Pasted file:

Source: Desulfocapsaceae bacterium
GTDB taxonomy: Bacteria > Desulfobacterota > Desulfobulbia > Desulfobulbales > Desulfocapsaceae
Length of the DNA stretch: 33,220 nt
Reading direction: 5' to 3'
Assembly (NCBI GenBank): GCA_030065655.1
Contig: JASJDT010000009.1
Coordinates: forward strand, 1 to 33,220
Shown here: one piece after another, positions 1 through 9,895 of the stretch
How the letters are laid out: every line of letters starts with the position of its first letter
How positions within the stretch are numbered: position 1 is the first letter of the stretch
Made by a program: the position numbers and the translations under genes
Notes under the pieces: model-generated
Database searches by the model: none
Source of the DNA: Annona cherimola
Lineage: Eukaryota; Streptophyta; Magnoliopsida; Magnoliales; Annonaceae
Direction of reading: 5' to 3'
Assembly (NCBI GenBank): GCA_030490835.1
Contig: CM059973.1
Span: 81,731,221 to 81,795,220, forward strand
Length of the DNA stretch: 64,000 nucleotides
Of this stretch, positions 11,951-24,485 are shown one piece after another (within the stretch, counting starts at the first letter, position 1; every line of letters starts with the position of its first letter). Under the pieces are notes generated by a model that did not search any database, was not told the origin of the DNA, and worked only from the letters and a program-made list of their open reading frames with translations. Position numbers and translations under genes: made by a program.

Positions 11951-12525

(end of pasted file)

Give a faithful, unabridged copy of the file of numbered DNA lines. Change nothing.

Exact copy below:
Source: Desulfocapsaceae bacterium
GTDB taxonomy: Bacteria > Desulfobacterota > Desulfobulbia > Desulfobulbales > Desulfocapsaceae
Length of the DNA stretch: 33,220 nt
Reading direction: 5' to 3'
Assembly (NCBI GenBank): GCA_030065655.1
Contig: JASJDT010000009.1
Coordinates: forward strand, 1 to 33,220
Shown here: one piece after another, positions 1 through 9,895 of the stretch
How the letters are laid out: every line of letters starts with the position of its first letter
How positions within the stretch are numbered: position 1 is the first letter of the stretch
Made by a program: the position numbers and the translations under genes
Notes under the pieces: model-generated
Database searches by the model: none
Source of the DNA: Annona cherimola
Lineage: Eukaryota; Streptophyta; Magnoliopsida; Magnoliales; Annonaceae
Direction of reading: 5' to 3'
Assembly (NCBI GenBank): GCA_030490835.1
Contig: CM059973.1
Span: 81,731,221 to 81,795,220, forward strand
Length of the DNA stretch: 64,000 nucleotides
Of this stretch, positions 11,951-24,485 are shown one piece after another (within the stretch, counting starts at the first letter, position 1; every line of letters starts with the position of its first letter). Under the pieces are notes generated by a model that did not search any database, was not told the origin of the DNA, and worked only from the letters and a program-made list of their open reading frames with translations. Position numbers and translations under genes: made by a program.

Positions 11951-12525